Read more: Can looking at a computer screen damage your eyes?

Do glasses weaken your eyes?

Verdict: No, your glasses won't weaken your eyes.

If you think your eyesight's become worse since you've started wearing glasses, you're far from alone.

Struggling to focus on printed matter is an unfortunate sign of ageing. Changes to the lens of the eye as you get older mean you have to move the page further and further away before you can see properly. It's called presbyopia and it strikes us all, usually by our mid 40s.

And the truth is many eye conditions, including presbyopia, get worse over time by themselves, specs or no specs.

In other words, it seems harder to read things without your glasses because it is. But it was going to happen anyway, and your glasses aren't to blame.

What your specs have done is got you used to seeing more clearly. So when you take them off, the contrasting blurriness is more noticeable.

Read more: Do glasses weaken your eyes?

Published 23/10/2014

Source: https://www.abc.net.au/health/features/stories/2014/10/23/4113106.htm

Red flags: Signs that your child may have a vision problem

Video: Hitting the books hurts your eyesight

Kids often have no idea that they have a vision problem, so you'll want to be vigilant about noticing signs of potential trouble. Contact your child's doctor if your child:

  • Needs to have books very close when reading.
  • Squints or blinks often.
  • Tilts his head to see better (while looking at a picture or the television, for example).
  • Rubs her eyes when she's not sleepy.
  • Closes one eye to see better (while looking at a book or watching television, for example).
  • Avoids close, near-vision activities scribbling, coloring, playing board games, or doing schoolwork.
  • Avoids distance-vision activities, watching birds or planes or playing catch, or has trouble seeing small objects at a distance or reading the blackboard in school.
  • Has trouble following an object with his eyes (visual tracking).
  • Has recurrent headaches at the end of the day.
  • Complains of tired eyes.
  • Seems overly sensitive to light.
  • Looks cross-eyed, her eyes turn out, or her eyes don't seem to work in unison.
  • His eyes flutter quickly from side to side or up and downn.
  • Has redness in her eyes that doesn't go away after a few days and is sometimes accompanied by pain or sensitivity to light.
  • Complains of double vision.
  • Seems especially clumsy.
  • Has a persistent, unusual spot in his eyes in photos taken with a flash (a white spot, for example, instead of the common red eyes).
  • Has a droopy eyelid that never fully opens.
  • Has white, grayish-white, or yellowish material in the pupil of her eyes. (Her eyes look cloudy.)
  • Has bulging eyes.
  • Has any change in the appearance of his eyes.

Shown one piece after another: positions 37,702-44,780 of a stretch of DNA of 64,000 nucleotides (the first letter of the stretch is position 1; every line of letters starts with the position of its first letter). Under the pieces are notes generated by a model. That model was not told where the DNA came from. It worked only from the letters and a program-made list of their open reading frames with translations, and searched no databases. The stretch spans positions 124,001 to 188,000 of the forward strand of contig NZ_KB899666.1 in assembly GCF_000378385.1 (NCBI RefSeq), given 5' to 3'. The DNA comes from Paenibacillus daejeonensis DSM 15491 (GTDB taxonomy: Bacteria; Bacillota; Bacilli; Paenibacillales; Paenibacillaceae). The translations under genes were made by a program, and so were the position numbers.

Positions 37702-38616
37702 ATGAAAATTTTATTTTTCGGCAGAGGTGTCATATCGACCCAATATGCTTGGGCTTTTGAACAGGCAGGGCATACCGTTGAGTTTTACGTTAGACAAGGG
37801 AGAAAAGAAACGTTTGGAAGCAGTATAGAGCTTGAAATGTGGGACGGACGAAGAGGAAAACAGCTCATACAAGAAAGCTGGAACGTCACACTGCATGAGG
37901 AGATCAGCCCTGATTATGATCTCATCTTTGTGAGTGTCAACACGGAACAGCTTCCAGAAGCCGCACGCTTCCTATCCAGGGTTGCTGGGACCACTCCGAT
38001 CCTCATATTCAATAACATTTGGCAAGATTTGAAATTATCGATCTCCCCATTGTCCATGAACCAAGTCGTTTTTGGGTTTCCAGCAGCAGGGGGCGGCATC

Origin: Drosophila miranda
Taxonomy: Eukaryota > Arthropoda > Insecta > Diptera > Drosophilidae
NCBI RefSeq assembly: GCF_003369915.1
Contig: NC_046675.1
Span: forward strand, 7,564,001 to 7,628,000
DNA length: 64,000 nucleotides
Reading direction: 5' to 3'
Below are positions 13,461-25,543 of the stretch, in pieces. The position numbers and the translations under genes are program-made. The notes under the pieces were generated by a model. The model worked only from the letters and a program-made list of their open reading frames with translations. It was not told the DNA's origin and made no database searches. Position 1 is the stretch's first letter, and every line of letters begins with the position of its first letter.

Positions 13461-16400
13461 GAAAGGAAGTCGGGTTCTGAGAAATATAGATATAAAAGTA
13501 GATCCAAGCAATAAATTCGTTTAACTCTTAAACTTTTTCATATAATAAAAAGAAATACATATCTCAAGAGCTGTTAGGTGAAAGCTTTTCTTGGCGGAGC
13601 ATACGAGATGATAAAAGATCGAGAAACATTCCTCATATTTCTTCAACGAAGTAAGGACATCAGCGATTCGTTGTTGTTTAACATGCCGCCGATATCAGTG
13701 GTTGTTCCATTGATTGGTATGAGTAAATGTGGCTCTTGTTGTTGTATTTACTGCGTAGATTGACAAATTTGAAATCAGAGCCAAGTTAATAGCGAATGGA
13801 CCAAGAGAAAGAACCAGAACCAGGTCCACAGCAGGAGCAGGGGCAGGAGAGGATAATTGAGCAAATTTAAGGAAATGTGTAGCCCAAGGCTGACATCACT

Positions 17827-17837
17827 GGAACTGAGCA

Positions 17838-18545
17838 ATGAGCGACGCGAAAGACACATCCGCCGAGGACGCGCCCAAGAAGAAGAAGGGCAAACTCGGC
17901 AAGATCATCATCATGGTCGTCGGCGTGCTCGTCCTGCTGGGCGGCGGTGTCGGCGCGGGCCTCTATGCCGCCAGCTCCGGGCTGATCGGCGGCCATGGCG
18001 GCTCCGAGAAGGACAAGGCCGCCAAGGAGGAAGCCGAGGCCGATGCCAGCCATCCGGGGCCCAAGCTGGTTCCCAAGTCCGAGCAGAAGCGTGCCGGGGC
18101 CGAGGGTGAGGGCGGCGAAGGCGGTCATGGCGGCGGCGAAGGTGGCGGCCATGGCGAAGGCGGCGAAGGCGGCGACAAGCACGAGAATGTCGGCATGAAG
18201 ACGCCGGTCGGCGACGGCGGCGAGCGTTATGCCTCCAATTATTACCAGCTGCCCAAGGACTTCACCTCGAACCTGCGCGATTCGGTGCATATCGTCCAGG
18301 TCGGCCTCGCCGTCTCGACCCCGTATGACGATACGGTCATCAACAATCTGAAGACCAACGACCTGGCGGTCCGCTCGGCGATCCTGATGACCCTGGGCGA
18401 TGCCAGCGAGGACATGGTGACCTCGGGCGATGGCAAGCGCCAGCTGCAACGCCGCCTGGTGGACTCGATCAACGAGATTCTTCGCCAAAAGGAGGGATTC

• Has difficulty seeing at night or in low light.
  • Has one eye that appears larger than the other, or pupils of different sizes.
  • Is not able to distinguish certain colors (red from green, for example).
  • Has difficulty seeing objects that are potential hazards, such as steps, curbs, and walls.

You'll also want to have your child's doctor check your child's eyes if they show any signs of a blocked tear duct, injury, or infection, such as pinkeye. These signs include excessive tearing, redness, pain, sensitivity to light, or pus or crust in her eyes.

Tell the doctor, too, if your child complains of itching or discomfort, as these may be signs of an allergy.

Your child's doctor can help you determine whether you should be concerned. The doctor may examine your child's eyes, screen his vision, or refer you to an eye specialist (ophthalmologist). If vision problems run in your child's family, be sure to mention it.

See our complete article on strabismus (misaligned eyes) and amblyopia (lazy eye).

Before the next well-child checkup, check out our complete article on what to expect when the doctor examines your child's eyes.

Source: https://www.babycenter.com/0_red-flags-signs-that-your-child-may-have-a-vision-problem_1439873.bc

Eye Health

Video: Hitting the books hurts your eyesight

Get your citrus fruits, capsicum and carrots if you want to help reduce your risk of developing cataracts later in life.

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Sjögren’s syndrome – also known as Sjogren syndrome – is a chronic (ongoing) disease that typically results in symptoms of dry eyes and dry mouth. It is caused by problems with the immune system.

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Eye drops and eye ointments are used to treat many eye problems. Because they go directly into the eye they can get to work fast. Watch this video of how to apply them correctly.

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While eye injuries are common, most are preventable. Read how to protect your eyes from injury at work, at home and at play.

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Find out the different types of contact lenses, how to care for them and tips on handling contact lenses.